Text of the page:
In Rural Cochise County, Residents With Serious Mental Illness Often End Up In Jail
LAUREN GILGER: Adrian Perez has been in the Cochise County jail at least 16 times over the last 13 years. He's been isolated in solitary confinement for 23 hours a day, and he sought solace in, of all things. court hearings.
TERRY GREENE STERLING: Adrian Perez, who is a man with serious mental illness, schizophrenia, is known in Cochise County for going in and out of jail frequently and is sort of a case study among certain people in Cochise County for what goes wrong when a person with serious mental illness gets caught up in the criminal justice system and cycles in and out, in and out, in and out and doesn't get adequate health care for his serious mental illness in the community once he leaves jail. Also, his case is very interesting because as with many people in county jails who have serious mental illness, Adrian is sometimes when he's in jail, confined to solitary confinement.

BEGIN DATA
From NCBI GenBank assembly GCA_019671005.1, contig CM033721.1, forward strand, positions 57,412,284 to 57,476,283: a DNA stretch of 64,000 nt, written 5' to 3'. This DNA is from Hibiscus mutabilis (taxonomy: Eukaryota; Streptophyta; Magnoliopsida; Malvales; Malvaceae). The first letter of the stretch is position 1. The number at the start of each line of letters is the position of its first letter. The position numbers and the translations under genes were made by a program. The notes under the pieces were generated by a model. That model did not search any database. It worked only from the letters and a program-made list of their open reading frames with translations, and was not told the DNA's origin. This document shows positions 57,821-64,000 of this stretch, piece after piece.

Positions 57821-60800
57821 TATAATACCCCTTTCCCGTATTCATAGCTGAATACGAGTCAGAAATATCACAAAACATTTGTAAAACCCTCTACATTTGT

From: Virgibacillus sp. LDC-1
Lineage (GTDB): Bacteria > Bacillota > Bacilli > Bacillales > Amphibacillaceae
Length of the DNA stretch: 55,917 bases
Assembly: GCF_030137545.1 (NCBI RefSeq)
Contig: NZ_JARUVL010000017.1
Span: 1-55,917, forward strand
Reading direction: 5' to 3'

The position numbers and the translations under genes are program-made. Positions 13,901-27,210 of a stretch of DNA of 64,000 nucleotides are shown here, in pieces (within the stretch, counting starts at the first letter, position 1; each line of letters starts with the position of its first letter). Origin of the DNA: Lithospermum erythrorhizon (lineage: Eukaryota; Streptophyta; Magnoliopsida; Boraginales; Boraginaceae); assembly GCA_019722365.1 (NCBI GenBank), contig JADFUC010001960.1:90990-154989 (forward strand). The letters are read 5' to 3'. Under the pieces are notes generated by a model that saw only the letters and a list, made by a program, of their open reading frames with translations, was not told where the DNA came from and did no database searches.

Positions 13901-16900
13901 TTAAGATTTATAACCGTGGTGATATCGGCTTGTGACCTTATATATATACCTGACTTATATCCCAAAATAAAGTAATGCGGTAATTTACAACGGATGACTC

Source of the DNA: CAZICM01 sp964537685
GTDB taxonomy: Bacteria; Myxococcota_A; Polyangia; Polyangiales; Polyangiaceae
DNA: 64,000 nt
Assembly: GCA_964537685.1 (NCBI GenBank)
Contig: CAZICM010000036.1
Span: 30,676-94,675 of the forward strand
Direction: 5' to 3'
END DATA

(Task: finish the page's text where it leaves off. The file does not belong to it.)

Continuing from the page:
STEVE GOLDSTEIN: That's Terry Greene Sterling writer in residence at the Walter Cronkite School of Journalism and Mass Communication at ASU. She wrote about Perez' situation as well as others like him for the Arizona Center for Investigative Reporting. She found small county jails remain what she described as "a neglected dumping ground" for people like Adrian. Despite years spent on reform efforts to reduce the harm done to people with SMI who end up on the wrong side of the law. Our cohost Mark Brodie recently sat down with Terry Greene Sterling to talk more about this. There were also joined by Jose Ashford, a professor of social work at ASU and director of the Office of Forensic Social Work there. Mark started by asking Sterling how often what's happened to Perez happens to other residents with SMI who get caught up in the criminal justice system.